THE SUSTAINABILITY REVOLUTION: COLLECTIVE INTEREST AS SELF INTEREST

It’s been an intense year again in the margins of the UN General Assembly. The main focus –again – was to articulate how the world’s governments, business, and civil society can together achieve the ambitious 17 Sustainable Development Goals (SDGs) that clearly define the world we want. After extensive multi-stakeholder dialogue, the United Nations’ 193 Member States laid out in 2015 a 15-year plan for ending extreme poverty, fighting inequality and injustice, and protecting our planet.

This plan for achieving a better future for all relies on the 17 goals, which apply to all nations and leave no one behind. It is a plan leading to a sustainability revolution. But while governments and NGOs may be very familiar with this dialogue process, having discussed the SDGs at length before their adoption, businesses, however, too seldom see themselves as an integral part of this global challenge.

“Why bother?”, businesses may ask, when sound marketing strategies seemingly already take care of consumers’ needs. Don’t “happy and prosperous consumers” already contribute to building a better world? Why should business “transform the world”, as the UN Global Compact’s slogan advocates? Why should we suddenly rethink business strategies in collective terms, when individual strategies have long proved to be efficient?

If these are legitimate questions, they clearly reflect the past. The world has developed so quickly since World War II, and business has contributed so much in building our current system that it holds most of the keys to transforming itself into a force for good. The sustainability revolution is happening. Remaining a passive spectator would have long-term negative consequences for each and every one of us.

All revolutions need a genuine breakthrough in cultural behaviours to succeed. The sustainability revolution is no different. Most governments and NGOs are convinced that our society can only become sustainable if business plays its part. Indeed, the economic activities of the fast majority of people on our planet take place within the business sector. In the past five years, Davos has increasingly heard calls for a more responsible capitalism. So far, however, few business leaders have leveraged their power and influence to drive social change. Even less have redesigned their corporate strategy to address one or more SDGs.

Who are these business leaders of our modern world? Courageous risk-takers? Restless heroes? A quick look at their public discourse shows that all of them use similar arguments and that the defining characteristic of those driving change is indeed their mindset — in other words, cultural behavior focused on the greater social good.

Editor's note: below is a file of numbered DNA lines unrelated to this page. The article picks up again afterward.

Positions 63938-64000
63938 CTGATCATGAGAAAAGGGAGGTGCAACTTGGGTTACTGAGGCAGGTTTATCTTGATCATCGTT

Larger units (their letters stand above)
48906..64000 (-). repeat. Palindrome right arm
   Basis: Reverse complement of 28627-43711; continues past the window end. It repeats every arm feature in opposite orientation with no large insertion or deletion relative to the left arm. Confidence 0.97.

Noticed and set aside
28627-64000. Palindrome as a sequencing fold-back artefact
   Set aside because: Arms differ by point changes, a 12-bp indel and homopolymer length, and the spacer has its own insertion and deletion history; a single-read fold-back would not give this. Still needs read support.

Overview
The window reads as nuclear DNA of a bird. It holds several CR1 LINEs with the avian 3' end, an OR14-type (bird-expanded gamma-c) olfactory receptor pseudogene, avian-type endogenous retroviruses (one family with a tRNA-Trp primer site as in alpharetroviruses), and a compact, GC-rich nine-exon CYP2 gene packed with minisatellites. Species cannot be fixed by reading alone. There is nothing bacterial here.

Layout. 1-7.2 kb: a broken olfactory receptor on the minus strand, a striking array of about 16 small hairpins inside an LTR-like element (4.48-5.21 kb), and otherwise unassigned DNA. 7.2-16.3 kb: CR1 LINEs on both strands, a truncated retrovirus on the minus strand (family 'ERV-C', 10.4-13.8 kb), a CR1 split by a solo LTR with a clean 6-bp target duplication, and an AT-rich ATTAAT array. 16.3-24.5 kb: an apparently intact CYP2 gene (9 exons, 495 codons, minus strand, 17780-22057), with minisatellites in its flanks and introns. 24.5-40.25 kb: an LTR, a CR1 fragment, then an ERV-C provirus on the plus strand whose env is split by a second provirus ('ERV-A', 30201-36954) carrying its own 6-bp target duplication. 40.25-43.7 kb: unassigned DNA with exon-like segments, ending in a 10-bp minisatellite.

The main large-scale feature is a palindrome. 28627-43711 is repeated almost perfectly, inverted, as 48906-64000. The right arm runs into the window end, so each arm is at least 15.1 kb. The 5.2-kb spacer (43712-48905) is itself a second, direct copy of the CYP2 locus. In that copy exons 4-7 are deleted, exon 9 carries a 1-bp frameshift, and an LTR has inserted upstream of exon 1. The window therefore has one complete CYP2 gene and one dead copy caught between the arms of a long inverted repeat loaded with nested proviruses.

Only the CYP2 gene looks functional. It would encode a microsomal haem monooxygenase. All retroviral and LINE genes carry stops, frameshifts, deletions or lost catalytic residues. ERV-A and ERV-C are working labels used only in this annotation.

When the financial crisis hit in 2008, many saw the dangers of short-term thinking. Quite rapidly, some business leaders, such as Paul Polman and Francesco Starace – who are now the new “heroes of sustainability” understood that putting the interests of others ahead of their own could actually be in their self-interest.

Ten years later, the sustainability revolution is at the scale of the Industrial Revolution and offers an ocean of growth opportunities. The global challenges that the SDGs define – ranging from climate, water and food crises, to poverty, conflict, corruption, and inequality – are in need of solutions that the private sector can deliver. This represents a growing market for business innovation, and the figures speak for themselves: The UN Global Compact leadership initiative argues that SDG-related market opportunities could be worth at least $12 trillion a year in revenue and savings by 2030. Its forecast breaks this down into $1.8 trillion in the field of health and well-being, $2.3 trillion in food and agriculture, $3.7 trillion in cities and urban mobility, and $4.3 trillion in energy and materials.

With this new urgency to transform business models and systems for the future, integrity and values will play a fundamental role. Here, the answer is also no longer about merely ticking the boxes and being compliant with existing legislations. Doing business responsibly today is about finding the right opportunities for solving societal challenges, enlarging the field of collaboration, being innovative for social good, or — as the UN puts it — transforming the Global Goals into local business. Today’s success lies in understanding the needs of society and the environment and addressing them. For the interests of each of us as citizens. Because our collective interest is becoming our self-interest.

Being a revolutionary business in this new paradigm isn’t just about using state-of-the-art technologies and innovative business models. Fundamentally, being a successful business today and avoiding extinction or damage through disruption is about mindset and leadership. It’s about public value.

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